FAQ: State and Local Government Access/Title II

Question:

Are there any limits on the kinds of modifications in policies, practices, and procedures required by the ADA?

Answer:

Yes. The ADA does not require modifications that would fundamentally alter the nature of the services provided by the public accommodation. For example, it would not be discriminatory for a physician specialist who treats only burn patients to refer a deaf individual to another physician for treatment of a broken limb or respiratory ailment. To require a physician to accept patients outside of his or her specialty would fundamentally alter the nature of the medical practice.

Question:

Does the ADA allow public accommodations to take safety factors into consideration when providing services to individuals with disabilities?

Answer:

Yes. The ADA specifically allows a public accommodation to exclude an individual, if that individual poses a direct threat to the health or safety of others that cannot be mitigated or significantly lessened by appropriate modifications in the public accommodation's policies or procedures, or by the provision of auxiliary aids.  When assessing direct threat, the assessment must be strictly based on valid medical analyses and/or other objective evidence, and not on speculation. A public accommodation is permitted to establish objective safety criteria for the operation of its business; however, any safety standard must be based on objective requirements rather than stereotypes or generalizations about the ability of persons with disabilities to participate in an activity.

For example: An adult person with tuberculosis desires to  provide tutoring to elementary school kids in a volunteer mentor program run by a local public school board. Title II allows the board to decline to permit the individual to participate on the grounds that the mentor's condition would be a direct threat to the health or safety of the children enrolled in the program, if the condition is contagious and the threat cannot be alleviated or eliminated by reasonable modifications in policies, practices, or procedures.

Question:

Will the ADA have any effect on the eligibility criteria used by public accommodations to determine who may receive services?

Answer:

Yes. If a criterion screens out or tends to screen out individuals with disabilities, it may only be used if necessary for the provision of services. Additionally, an agency must be careful of subtle forms of discriminatory practice.   For example, requiring a driver's license as the only acceptable form of identification when paying by  check could constitute discrimination against individuals with visual impairments or other conditions that may make a person ineligible to obtain licenses. To avoid potential discrimination, public entities must allow the use of alternative identification such as a state- issued identification card.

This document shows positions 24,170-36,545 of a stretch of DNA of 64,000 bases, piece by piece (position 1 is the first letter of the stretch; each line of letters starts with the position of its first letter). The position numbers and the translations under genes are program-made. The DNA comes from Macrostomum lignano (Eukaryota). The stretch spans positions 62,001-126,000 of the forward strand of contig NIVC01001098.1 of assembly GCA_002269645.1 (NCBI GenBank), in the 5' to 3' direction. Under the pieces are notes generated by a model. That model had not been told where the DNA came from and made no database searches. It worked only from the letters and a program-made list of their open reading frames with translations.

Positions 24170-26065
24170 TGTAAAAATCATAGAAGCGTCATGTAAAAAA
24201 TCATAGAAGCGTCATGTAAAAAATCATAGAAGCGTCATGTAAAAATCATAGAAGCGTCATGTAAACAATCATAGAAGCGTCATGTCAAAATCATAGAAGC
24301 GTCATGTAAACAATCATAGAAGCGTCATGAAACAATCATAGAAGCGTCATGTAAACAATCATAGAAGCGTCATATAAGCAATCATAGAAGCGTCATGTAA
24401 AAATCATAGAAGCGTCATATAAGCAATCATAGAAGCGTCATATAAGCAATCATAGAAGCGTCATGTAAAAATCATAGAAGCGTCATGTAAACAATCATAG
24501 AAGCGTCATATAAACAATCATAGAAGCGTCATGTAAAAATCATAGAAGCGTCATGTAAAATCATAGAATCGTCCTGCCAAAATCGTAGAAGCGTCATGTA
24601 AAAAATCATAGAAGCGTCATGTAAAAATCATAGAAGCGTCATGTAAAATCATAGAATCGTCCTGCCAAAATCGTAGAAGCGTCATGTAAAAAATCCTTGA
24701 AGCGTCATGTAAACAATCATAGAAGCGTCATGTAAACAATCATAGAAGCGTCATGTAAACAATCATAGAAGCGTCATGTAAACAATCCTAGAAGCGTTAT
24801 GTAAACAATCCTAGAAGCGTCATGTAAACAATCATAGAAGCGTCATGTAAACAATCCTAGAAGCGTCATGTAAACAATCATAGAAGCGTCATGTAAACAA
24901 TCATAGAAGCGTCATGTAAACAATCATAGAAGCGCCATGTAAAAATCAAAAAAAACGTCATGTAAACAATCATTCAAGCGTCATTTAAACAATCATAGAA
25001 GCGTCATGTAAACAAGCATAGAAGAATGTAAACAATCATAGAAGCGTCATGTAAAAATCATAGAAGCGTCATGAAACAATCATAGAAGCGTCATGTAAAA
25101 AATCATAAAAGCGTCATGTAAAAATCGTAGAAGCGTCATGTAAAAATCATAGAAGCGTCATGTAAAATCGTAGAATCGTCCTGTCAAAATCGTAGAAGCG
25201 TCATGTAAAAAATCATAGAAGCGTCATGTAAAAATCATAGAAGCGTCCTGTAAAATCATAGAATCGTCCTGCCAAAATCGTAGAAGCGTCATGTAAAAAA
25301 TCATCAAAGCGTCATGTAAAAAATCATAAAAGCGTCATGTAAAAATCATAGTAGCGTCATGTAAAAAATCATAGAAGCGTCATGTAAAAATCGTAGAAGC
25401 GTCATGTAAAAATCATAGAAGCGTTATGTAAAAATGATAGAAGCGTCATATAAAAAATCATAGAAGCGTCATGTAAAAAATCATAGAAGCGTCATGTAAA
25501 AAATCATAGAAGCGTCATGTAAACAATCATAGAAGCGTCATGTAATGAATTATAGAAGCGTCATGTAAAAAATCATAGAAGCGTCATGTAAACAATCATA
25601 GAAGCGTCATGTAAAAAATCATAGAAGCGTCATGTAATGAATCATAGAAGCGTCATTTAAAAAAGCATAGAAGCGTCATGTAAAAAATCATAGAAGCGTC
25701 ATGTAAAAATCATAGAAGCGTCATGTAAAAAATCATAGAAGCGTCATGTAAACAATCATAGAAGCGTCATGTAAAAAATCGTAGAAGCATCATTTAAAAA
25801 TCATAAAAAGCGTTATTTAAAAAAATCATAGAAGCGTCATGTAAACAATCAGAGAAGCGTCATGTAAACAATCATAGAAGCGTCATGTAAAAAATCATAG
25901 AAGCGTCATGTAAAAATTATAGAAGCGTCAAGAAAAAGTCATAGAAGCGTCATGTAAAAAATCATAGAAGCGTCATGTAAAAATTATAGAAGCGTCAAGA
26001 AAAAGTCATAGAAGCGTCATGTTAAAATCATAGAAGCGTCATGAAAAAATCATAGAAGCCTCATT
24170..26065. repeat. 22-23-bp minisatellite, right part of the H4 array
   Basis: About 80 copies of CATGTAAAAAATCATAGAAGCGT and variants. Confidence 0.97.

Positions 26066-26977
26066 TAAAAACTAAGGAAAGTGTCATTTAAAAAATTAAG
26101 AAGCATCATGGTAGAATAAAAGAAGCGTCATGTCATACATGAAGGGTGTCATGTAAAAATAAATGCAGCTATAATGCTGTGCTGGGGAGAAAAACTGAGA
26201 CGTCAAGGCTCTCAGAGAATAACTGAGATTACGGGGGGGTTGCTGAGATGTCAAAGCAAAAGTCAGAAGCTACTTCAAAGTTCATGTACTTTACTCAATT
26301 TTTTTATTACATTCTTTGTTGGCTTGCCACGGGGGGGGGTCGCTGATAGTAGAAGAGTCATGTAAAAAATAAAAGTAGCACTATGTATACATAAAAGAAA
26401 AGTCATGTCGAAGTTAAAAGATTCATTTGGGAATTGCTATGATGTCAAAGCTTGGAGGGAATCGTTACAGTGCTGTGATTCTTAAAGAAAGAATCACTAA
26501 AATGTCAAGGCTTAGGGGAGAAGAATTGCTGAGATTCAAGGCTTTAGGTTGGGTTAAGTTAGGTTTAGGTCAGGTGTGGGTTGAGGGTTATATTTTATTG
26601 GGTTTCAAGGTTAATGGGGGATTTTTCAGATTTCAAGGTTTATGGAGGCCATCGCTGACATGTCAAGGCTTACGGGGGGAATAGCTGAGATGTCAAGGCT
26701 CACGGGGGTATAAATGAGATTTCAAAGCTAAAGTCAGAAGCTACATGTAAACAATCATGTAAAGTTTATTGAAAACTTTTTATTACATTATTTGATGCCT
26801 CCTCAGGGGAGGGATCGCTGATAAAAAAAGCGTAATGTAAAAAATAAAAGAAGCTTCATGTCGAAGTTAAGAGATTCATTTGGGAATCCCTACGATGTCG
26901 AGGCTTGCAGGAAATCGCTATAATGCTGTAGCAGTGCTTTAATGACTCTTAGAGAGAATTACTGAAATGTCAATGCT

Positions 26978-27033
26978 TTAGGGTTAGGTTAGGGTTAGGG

Question:

What changes must a public entity make to its existing facilities to make them accessible?

Answer:

A public entity must ensure that individuals with disabilities are not excluded from services, programs, and activities because its buildings are inaccessible.  A State or local government's programs, when viewed in their entirety, must be easily accessible to and usable by individuals with disabilities (i.e., individuals with disability should be able to use the products and services of the state agency). This standard, known as "program accessibility," applies to facilities of a public entity that existed on January 26, 1992. Public entities do not necessarily have to make each of their existing facilities accessible if the program, when viewed in its entirety, is accessible. But they should still provide program accessibility. This can be accomplished by a number of methods including, but not limited to, alteration of existing facilities, acquisition or construction of additional facilities, relocation of a service or program to an accessible location, or provision of services at alternate accessible sites.

Question:

Does the ADA apply to State and local governments?

Answer:

A. Title II of the ADA prohibits discrimination against qualified individuals with disabilities in all programs, activities, and services of public entities. It applies to all State and local governments, their departments and agencies, and any other instrumentalities or special purpose districts of State or local governments. It clarifies the requirements of section 504 of the Rehabilitation Act of 1973 for public transportation systems that receive Federal financial assistance, and extends coverage to all public entities that provide public transportation, whether or not they receive Federal financial assistance. It establishes detailed standards for the operation of public transit systems, including commuter and intercity rail (AMTRAK).